Tokyo Art Fair: Neil Hamamoto 

March 7 - 10, 2024
Tokyo International Forum
3-Chome-5-1 Marunouchi Chiyoda-ku, Tokyo, Japan

JO-HS is delighted to present new work by Neil Hamamoto for Art Fair Tokyo 2024. With these works, the NY-based artist employs his innovative multimedia technique at an unprecedented scale, magnifying his work’s formal power and conceptual scope.

The works debuted here grew out of Hamamoto’s ongoing series of bodega paintings: abstract compositions of fluorescent price stickers on plywood that the artist exhibited in bodegas throughout Manhattan. Initially compelled by the conceptual potency of price stickers in bodegas, Hamamoto has since discovered the stickers’ unexpected aesthetic appeal and unique technical challenges. The artist acquires his materials directly from an industrial manufacturer, constraining his color palette by whichever stickers are in stock (yellow, green, pink, orange and purple). Each roll of stickers contains 17,000 rectangular units of fluorescent color, which Hamamoto applies to plywood supports using a sticker gun. Some are untouched modules of color, while others are emblazoned with a price. Every painting goes through several iterations as the artist sees forms emerge and dissolve, following some figural allusions and occluding others.

Drawing on modern painting techniques from pointillism to gestural abstraction, Hamamoto probes the reified financial and cultural status of contemporary painting by swapping out paint, paintbrush and canvas for rolls of price stickers, a sticker gun and plywood. Aggregating points of color into an image, Hamamoto’s sticker paintings allude to the representational units of late nineteenth-century pointillism (points), gestural expressionism (drips), and digital photography (pixels). His bold use of color and graphic form extend the formal inquiries of OpArt into a new medium. Meanwhile, recurring oblong streaks and trails of dots allude to gestural brushwork, perhaps a symbolic short-hand for modern constructs of artistic expression.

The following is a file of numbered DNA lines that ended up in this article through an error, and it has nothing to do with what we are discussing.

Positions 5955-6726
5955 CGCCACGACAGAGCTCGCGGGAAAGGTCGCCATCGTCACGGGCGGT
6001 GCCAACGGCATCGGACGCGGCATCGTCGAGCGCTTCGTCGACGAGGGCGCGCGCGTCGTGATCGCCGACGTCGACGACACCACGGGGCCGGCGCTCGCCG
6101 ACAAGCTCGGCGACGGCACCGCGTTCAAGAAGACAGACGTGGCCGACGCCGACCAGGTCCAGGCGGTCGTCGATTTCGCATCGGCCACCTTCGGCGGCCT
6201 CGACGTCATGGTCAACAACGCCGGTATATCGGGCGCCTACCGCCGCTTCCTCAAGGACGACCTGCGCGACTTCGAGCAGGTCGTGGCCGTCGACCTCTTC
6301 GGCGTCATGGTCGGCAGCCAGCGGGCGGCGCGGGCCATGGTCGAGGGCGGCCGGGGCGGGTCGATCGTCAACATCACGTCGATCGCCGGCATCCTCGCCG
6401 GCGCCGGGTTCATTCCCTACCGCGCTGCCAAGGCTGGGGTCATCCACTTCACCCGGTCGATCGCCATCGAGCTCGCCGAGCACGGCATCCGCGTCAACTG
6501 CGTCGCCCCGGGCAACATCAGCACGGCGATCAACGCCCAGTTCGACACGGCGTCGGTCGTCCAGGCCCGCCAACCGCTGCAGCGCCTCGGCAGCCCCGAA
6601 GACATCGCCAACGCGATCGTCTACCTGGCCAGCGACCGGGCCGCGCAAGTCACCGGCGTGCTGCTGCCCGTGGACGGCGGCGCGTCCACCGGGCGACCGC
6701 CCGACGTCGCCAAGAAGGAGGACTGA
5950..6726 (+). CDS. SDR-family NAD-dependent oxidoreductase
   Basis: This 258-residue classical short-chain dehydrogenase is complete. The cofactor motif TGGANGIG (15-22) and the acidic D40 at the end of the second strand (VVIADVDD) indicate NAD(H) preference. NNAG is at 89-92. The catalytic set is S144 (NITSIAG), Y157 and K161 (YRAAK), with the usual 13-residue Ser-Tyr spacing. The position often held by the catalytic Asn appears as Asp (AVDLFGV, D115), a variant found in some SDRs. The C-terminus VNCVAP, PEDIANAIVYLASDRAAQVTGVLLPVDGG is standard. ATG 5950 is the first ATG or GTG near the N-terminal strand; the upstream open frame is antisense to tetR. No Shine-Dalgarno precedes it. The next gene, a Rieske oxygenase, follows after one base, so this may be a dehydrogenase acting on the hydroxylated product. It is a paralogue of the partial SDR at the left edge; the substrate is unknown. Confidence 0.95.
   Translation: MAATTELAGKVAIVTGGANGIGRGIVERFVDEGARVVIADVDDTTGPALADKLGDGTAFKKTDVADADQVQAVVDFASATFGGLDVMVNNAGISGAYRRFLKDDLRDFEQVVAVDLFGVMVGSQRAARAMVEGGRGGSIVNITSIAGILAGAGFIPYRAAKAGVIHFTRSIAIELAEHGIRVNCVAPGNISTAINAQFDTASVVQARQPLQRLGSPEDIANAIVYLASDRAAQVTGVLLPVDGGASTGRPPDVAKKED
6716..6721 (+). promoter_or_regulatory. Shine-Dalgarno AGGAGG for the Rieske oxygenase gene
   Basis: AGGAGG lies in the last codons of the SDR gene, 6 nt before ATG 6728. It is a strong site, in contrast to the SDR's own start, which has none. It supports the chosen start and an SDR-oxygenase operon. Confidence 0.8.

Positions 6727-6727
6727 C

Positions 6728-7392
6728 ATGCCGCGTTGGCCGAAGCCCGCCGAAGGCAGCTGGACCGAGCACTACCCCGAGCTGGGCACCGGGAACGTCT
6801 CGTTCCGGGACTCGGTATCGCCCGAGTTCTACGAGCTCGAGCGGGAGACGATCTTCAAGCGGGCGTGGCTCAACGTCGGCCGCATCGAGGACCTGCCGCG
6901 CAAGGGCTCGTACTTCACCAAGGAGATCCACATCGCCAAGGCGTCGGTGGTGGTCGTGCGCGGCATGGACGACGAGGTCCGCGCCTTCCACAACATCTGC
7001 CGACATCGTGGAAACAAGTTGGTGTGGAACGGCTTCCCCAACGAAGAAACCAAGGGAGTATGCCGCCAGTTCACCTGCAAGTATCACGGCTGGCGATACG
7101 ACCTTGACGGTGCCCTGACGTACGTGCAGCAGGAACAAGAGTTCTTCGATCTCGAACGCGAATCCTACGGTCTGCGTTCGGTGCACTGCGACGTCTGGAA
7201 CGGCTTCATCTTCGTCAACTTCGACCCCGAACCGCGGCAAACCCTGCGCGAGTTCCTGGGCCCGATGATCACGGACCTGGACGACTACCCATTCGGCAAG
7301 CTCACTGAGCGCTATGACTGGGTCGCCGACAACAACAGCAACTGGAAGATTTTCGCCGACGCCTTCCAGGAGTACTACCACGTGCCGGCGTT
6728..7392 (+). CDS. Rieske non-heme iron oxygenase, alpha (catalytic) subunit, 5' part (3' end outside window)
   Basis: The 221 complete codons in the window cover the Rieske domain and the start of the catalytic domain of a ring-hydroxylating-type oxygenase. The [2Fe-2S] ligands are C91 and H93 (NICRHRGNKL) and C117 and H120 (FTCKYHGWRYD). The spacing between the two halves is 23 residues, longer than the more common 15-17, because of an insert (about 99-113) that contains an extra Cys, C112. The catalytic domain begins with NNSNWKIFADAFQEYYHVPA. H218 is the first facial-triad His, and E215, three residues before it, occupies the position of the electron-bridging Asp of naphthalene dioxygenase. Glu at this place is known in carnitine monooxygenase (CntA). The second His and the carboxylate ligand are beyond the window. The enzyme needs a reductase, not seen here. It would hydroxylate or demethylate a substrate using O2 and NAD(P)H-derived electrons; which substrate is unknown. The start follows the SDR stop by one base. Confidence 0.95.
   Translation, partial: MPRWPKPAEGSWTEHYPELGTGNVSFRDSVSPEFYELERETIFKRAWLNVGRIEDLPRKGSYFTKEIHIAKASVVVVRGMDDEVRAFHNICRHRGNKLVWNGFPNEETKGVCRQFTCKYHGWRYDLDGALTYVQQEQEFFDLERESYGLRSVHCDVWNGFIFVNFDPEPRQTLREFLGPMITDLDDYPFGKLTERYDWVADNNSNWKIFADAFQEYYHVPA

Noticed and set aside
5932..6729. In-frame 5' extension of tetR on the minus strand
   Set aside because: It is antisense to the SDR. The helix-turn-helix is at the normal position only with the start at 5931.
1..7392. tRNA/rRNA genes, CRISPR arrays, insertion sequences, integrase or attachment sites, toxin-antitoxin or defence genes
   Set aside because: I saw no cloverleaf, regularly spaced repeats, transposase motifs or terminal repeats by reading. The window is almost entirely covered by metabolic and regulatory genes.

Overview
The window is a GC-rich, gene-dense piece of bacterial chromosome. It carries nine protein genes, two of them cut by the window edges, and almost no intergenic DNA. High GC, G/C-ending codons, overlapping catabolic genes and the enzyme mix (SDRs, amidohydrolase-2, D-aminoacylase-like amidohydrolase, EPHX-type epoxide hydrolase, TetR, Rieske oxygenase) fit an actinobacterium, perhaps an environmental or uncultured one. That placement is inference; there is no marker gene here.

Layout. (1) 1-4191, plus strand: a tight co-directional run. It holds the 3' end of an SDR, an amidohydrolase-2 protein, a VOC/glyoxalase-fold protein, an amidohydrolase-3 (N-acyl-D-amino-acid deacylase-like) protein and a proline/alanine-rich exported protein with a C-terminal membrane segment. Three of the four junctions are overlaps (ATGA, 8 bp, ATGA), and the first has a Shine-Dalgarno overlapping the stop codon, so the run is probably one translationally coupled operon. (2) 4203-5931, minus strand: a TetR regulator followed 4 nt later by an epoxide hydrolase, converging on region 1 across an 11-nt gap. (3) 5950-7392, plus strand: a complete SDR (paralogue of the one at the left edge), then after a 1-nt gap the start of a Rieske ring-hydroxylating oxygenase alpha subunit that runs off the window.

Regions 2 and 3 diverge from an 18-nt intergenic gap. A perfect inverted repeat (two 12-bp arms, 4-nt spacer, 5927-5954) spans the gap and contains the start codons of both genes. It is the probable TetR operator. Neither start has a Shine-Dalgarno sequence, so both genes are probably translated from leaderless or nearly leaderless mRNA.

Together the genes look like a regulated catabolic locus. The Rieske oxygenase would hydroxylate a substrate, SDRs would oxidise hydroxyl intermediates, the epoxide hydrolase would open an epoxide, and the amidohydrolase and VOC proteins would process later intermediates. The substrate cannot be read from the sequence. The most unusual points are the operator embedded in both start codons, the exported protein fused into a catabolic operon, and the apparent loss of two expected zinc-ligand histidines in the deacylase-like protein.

The scale of Hamamoto’s new work has a striking formal effect, allowing the artist to venture further into figuration than ever before. The initial aesthetic pleasure of encountering Hamamoto’s work is complicated by the realization that each impressive image is made up of thousands of overlapping price stickers. Closer examination of the artist’s frames reveals a new form of currency: quarter-dollar coins function as washers affixing a protective layer of plexi-glass to the frame. Screws have been drilled through the center of each quarter, right through George Washington’s ear. The unflinching materiality of these new works demands that viewers consider how global economies align with image networks.

In Untitled (Triptych), 2024, the artist’s material excavation of a global economy of images is sharpened by allusions to Katsushika Hokusai’s iconic print The Great Wave Off Kanagawa, 1831. The wave form emerged to Hamamoto as he layered stickers on plywood; an evocative curve grew into a swell, eventually accumulating into a wave almost six-feet tall and ten-feet wide. Witnessing the iconic power of an image amplified across centuries, Hamamoto’s triptych connects his inquiry into visuality, consumption, and capital in today’s globalized world with a much longer history of global visual networks.

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Neil in his studio in New York. © Neil Hamamoto.

Neil Hamamoto (b. 1993) is a conceptual artist working across sculpture, painting, photography and installation. Hamamoto's work deploys a range of materials and fabrication techniques to explore themes of mass consumption, capitalism, language, social systems and the failures of humanity. Born and raised in New York City, Neil holds a B.S in Mechanical Engineering - Product Design from Stanford University and was artist in residence at Google (2022). He is the founder of WORTHLESSSTUDIOS, NY, an organization supporting emerging artists with studio space, tools and technical assistance. Recent exhibitions include Collective Imagination/Imaginacion Colectiva, JO-HS Gallery, 1-800 Happy Birthday, NADA, New York, Abstract, Room 57 Gallery, New York, Puro, La Paz, Bolivia.

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